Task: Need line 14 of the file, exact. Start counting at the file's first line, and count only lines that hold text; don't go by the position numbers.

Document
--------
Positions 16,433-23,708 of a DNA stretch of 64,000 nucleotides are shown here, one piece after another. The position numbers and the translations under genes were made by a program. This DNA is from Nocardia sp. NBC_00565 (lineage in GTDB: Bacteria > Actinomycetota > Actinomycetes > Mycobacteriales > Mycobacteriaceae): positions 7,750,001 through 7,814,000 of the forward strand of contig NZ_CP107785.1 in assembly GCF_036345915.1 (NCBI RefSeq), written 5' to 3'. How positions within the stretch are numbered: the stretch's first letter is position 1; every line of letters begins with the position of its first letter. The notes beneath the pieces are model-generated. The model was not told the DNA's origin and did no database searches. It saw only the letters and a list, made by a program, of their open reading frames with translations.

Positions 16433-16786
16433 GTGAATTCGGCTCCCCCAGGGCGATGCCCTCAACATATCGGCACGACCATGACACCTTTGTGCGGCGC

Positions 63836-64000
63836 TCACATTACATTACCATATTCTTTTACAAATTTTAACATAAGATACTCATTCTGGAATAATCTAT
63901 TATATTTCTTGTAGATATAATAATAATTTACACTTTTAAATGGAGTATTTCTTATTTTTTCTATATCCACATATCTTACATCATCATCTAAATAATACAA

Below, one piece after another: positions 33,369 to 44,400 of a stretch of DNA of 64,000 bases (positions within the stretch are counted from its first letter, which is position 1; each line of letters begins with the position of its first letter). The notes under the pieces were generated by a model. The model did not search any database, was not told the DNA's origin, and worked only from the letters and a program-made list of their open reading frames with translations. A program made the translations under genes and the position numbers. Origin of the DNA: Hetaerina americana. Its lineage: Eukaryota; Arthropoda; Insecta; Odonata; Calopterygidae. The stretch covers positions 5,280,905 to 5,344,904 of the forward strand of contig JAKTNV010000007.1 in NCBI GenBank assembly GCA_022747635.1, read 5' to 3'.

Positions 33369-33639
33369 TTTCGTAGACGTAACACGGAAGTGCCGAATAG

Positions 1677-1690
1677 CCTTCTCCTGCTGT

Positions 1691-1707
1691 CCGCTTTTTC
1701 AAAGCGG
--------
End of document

1701 AAAGCGG